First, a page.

Staff Publications

Staff Publications

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    'Staff publications' is the digital repository of Wageningen University & Research

    'Staff publications' contains references to publications authored by Wageningen University staff from 1976 onward.

    Publications authored by the staff of the Research Institutes are available from 1995 onwards.

    Full text documents are added when available. The database is updated daily and currently holds about 240,000 items, of which 72,000 in open access.

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Record number 539194
Title Changes in intestinal gene expression and microbiota composition during late pregnancy are mouse strain dependent
Author(s) Elderman, Marlies; Hugenholtz, Floor; Belzer, Clara; Boekschoten, Mark; Haan, Bart de; Vos, Paul de; Faas, Marijke
Source Scientific Reports 8 (2018)1. - ISSN 2045-2322
Department(s) Microbiological Laboratory
Chair Nutrition Metabolism and Genomics
Publication type Refereed Article in a scientific journal
Publication year 2018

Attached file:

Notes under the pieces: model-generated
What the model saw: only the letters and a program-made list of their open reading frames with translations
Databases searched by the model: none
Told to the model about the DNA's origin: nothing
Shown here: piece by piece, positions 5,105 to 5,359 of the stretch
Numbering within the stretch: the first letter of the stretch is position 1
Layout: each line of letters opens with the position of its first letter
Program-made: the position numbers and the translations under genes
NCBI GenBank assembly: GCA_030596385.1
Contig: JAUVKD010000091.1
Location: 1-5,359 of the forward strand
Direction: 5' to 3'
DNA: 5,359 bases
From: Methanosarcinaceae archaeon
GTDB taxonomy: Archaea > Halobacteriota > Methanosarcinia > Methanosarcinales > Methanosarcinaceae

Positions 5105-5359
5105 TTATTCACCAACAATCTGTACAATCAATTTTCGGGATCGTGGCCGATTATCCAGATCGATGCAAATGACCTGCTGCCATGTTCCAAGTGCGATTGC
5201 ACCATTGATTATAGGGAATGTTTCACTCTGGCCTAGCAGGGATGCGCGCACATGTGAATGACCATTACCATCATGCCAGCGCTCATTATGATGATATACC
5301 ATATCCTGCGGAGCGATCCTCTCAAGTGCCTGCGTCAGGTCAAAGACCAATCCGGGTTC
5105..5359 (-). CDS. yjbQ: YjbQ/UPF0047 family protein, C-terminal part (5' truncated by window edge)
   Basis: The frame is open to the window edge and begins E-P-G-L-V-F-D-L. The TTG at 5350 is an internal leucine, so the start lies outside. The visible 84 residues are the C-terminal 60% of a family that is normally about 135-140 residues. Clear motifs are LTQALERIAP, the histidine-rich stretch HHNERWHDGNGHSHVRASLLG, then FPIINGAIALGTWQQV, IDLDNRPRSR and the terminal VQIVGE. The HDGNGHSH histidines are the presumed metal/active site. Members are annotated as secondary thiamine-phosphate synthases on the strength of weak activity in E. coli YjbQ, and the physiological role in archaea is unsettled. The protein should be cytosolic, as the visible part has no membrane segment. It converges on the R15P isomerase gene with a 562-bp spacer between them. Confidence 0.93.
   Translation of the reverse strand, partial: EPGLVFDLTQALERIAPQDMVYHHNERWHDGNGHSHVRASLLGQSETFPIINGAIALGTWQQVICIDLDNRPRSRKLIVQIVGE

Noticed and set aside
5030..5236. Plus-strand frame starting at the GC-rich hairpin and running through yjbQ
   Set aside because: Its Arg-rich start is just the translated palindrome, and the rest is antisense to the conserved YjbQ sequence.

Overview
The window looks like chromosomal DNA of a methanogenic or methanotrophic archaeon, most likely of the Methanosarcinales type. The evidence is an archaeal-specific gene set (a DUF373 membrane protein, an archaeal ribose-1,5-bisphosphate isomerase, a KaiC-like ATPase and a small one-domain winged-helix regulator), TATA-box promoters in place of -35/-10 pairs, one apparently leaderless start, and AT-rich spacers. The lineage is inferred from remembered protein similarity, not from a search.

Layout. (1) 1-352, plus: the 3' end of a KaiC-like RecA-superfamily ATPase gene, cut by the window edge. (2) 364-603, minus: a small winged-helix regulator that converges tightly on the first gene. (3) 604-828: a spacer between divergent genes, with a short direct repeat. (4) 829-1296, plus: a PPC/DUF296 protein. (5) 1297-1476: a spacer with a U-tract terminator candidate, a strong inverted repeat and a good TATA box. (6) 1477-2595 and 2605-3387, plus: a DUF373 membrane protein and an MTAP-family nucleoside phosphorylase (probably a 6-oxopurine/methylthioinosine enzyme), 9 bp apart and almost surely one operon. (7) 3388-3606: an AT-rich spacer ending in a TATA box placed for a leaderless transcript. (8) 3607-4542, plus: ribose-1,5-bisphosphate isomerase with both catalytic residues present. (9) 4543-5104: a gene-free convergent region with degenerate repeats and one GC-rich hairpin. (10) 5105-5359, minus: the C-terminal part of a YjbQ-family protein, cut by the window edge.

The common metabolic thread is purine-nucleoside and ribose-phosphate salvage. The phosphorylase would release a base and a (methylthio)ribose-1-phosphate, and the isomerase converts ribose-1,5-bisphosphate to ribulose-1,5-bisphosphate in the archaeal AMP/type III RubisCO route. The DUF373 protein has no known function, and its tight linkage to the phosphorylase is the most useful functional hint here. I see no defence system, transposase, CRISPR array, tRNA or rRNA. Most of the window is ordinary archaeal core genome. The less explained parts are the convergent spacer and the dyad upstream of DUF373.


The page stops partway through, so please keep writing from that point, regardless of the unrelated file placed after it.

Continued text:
Hormones and placental factors are thought to underlie the maternal immunological changes during pregnancy. However, as several intestinal microbiota are linked to immune modulations, we hypothesized that the intestinal microbiota are altered during pregnancy in favor of species associated with pregnancy associated immune modulations. We studied the fecal microbiota composition (MITchip) and intestinal and peripheral immune cells (microarray and flow cytometry) in pregnant and non-pregnant C57BL/6 and BALB/c mice. Pregnancy influenced intestinal microbiota diversity and composition, however in a mouse strain dependent way. Pregnant BALB/c mice had, among others, a relative higher abundance of Lactobacillus paracasei et rel., Roseburia intestinalis et rel. and Eubacterium hallii et rel., as compared to non-pregnant BALB/c mice, while the microbiota composition in B6 mice hardly changed during pregnancy. Additionally, intestinal immunological pathways were changed during pregnancy, however again in a mouse strain dependent way. Correlations between various bacteria and immunological genes were observed. Our data do support a role for the microbiome in changing immune responses in pregnancy. However, other factors are also involved, such as for instance changes in SCFA or changes in sensitivity to bacteria, since although immunological changes are observed in B6 mice, hardly any changes in microbiota were found in this strain. Follow up studies are needed to study the exact relationship between these parameters.

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